Disney vs. Comcast: Why Being Best-in-Class Matters
April 20, 2021
Walt Disney (NYSE: DIS) and Comcast (NASDAQ: CMCSA) compete in the theme park space. In Florida, Disney World has been locked into a spirited battle with Universal Studios. Both companies parks were hit hard by the pandemic and both are operating, in theory, with capacity limitations, mask requirements, and some social distancing practices.
7investing Lead Advisor Dan Kline visited Universal Studios for the first time since the pandemic began and to say he wasn’t impressed is putting it mildly. Kline recounted what bothered him, how Disney has handled the pandemic better, and why that should matter to investors on the April 19 edition of 7investing Now.
A full transcript follows the video.
Dan Kline: So here’s the deal. We’re going to start with Disney World versus Comcast Universal Studios. And this is why I invest in best in class companies and Disney is a best in class company. So let’s talk about the pandemic. During the pandemic I’ve been to Disney multiple times. When you walk into Disney there’s spacing everywhere, there’s social distance markers, if you so much as put your mask below your nose, a person with a sign comes over and warns you. If you don’t then replace it a hired goon comes over and makes it clear you’re supposed to. I’m teasing a little bit, but security is really, really good, lines are spaced, there’s Plexiglas on many of the rides so your distanced. There’s limited capacities in the stores. For going to a theme park in a somewhat dangerous situation, they’ve done the best job you possibly can.
I expected the same for Universal Studios. We haven’t been back to Universal Studios. Two things I really noticed. First of all, they are wildly understaffed, and why is this important? Because you want to see a company operate under pressure. When I’m investing in a company. I want to see how it does when things are not going well, and I get there, my pass didn’t work. Turns out my credit card that it was on had expired a couple of weeks before,
I had to wait over an hour in line, there were three available windows. And as you might imagine, quite a lot of people that had similar problems to me because they hadn’t been back. So that was a red flag. Then I walk into the park. And while they’re making announcements about masks and social distancing, none of it was taking place. They are saying they have a 35% capacity.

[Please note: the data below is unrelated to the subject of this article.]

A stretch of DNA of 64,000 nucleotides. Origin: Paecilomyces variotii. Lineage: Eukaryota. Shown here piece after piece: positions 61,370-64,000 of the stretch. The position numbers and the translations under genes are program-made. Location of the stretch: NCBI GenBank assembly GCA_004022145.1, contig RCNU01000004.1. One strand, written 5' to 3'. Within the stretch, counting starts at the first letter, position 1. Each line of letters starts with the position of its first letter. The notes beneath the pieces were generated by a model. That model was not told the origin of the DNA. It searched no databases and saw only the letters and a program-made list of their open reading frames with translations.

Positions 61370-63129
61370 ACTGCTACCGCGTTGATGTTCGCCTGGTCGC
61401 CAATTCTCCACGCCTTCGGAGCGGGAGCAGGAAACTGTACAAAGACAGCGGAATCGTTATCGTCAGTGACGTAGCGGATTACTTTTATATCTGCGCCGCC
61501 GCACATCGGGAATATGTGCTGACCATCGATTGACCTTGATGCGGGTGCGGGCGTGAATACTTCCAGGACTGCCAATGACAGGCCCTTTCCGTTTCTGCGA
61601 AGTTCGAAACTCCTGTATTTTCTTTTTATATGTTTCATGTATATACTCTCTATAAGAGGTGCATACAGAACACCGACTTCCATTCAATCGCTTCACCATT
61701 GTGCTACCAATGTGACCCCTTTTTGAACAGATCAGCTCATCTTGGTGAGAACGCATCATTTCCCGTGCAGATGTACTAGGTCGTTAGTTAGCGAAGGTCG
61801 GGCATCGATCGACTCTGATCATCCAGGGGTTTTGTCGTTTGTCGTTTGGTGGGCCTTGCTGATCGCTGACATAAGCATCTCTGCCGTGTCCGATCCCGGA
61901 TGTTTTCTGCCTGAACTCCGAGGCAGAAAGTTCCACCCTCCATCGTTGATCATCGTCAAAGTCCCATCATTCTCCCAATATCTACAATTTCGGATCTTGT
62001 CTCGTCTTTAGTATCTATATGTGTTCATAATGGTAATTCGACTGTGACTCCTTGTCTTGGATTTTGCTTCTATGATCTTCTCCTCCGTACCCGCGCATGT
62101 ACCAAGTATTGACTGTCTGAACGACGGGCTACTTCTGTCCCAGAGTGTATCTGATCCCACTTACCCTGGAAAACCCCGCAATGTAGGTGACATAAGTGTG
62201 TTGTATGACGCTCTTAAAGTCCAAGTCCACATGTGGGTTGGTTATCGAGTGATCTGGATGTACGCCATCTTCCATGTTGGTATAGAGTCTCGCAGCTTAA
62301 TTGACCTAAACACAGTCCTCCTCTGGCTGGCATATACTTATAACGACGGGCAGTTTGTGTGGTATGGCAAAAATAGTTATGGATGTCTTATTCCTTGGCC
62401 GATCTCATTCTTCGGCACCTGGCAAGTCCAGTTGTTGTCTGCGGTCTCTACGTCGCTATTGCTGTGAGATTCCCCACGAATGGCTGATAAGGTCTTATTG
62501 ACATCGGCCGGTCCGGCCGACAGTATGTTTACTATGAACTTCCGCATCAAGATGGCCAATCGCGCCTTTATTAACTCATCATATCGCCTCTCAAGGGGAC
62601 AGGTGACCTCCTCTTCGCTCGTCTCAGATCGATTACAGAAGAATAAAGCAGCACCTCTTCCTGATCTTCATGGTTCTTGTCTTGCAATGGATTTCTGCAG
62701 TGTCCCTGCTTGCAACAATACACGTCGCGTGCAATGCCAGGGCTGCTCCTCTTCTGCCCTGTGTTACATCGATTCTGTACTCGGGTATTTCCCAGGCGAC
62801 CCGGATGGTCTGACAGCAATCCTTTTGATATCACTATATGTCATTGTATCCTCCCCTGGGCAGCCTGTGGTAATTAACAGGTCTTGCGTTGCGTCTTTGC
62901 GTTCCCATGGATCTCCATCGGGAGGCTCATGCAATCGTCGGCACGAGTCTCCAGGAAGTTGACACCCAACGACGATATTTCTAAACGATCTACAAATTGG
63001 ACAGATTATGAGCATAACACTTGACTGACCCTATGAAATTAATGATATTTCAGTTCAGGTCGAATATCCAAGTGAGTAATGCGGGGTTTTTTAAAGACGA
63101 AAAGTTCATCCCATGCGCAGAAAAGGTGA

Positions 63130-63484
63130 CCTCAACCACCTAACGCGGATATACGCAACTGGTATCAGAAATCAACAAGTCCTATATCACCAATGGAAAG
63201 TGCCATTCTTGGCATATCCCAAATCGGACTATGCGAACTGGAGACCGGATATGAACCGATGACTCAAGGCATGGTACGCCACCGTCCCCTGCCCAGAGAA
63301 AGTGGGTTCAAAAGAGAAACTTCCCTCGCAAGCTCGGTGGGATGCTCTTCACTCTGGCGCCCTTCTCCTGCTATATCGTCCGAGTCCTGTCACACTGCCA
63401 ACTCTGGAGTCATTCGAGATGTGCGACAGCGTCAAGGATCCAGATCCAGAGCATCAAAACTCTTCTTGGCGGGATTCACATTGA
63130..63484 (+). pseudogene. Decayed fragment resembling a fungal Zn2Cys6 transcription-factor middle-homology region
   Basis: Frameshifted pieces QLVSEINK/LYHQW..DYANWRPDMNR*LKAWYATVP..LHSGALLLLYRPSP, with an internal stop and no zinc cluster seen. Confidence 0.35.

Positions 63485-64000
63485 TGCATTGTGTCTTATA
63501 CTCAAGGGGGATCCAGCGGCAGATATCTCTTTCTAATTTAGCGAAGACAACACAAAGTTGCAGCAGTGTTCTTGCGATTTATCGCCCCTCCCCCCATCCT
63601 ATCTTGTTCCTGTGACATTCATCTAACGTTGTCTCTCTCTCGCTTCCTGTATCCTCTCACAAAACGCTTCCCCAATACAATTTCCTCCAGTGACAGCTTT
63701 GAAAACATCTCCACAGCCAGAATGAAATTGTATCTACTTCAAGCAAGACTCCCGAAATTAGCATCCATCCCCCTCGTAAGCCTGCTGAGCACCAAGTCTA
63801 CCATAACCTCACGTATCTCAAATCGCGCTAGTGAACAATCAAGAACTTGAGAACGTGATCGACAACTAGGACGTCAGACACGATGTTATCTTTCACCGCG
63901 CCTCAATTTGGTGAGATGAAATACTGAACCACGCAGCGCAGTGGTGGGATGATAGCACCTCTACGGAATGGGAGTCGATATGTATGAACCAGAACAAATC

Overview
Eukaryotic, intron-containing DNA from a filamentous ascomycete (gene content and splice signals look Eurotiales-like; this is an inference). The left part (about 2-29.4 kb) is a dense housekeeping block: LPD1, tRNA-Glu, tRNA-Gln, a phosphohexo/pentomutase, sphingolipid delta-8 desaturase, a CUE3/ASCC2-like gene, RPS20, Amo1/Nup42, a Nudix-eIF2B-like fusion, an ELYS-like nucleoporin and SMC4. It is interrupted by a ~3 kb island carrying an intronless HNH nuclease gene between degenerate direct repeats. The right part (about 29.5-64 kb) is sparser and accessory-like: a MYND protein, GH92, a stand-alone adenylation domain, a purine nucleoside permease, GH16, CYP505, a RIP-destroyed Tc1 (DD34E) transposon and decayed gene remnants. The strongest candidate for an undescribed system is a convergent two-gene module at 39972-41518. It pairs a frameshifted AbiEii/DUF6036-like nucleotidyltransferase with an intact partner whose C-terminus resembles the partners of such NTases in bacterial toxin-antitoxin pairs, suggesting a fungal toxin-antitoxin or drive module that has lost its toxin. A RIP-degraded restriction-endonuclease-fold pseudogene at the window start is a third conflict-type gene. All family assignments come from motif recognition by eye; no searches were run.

I’m just going to go on the record and say, I think they’re lying. I’ve been there at times when it was busy. And I understand some of the high volume shows and and other things that take crowds away weren’t operating. But it was very, very crowded, not quite Christmas crowded, but 90 minute waits for rides and they’re not doing distancing on rides. They’re not running at limited capacity. It was very disappointing.
Now, I am not a Comcast investor, because Comcast on the cable side is pretty terrible. But I’ve always said if they spun off the theme parks and NBC, I’d be really interested in that because they do have a premium theme park experience. But with with that being said, it was not a fun experience. It did not feel like a safe experience. My son did one ride. We waited in line 45 minutes to get a slice of pizza. This stand, not a complicated menu Steve, they had pizza, churros, and soda. Now admittedly, some of the problem was the human beings who would get up to the front of the line and not have made a selection after 25-30 minutes when really there’s not that much choice.
It’s not that difficult. But at every area, they were cheaping out with people. They were doing nothing to enforce masks. They were doing nothing to enforce things like, you can’t smoke when you’re walking around, it was absolutely dangerous. I did however, get some Butterbeer, and that is something that made it worth the trip. It’s way too expensive, but it is absolutely delicious.
We would like your questions and comments. Again, the reason I brought that up is one of the things you have to look at with a company is not just its balance sheet, not just how it does with finances, but how it does with operations. Can it really do things well? Can it handle a crisis? It’s something I really admire about Chipotle, I don’t own shares of Chipotle, but when they had their Salmonella scare and their E. coli scare they responded really quickly and it still took their stock over a year to come back. I can’t imagine there’s not going to be video shared on social media that do some damage to Universal Studios. That said, whatever their capacity was they maxed out because when we left at about three in the afternoon, they were only letting people in as people came out.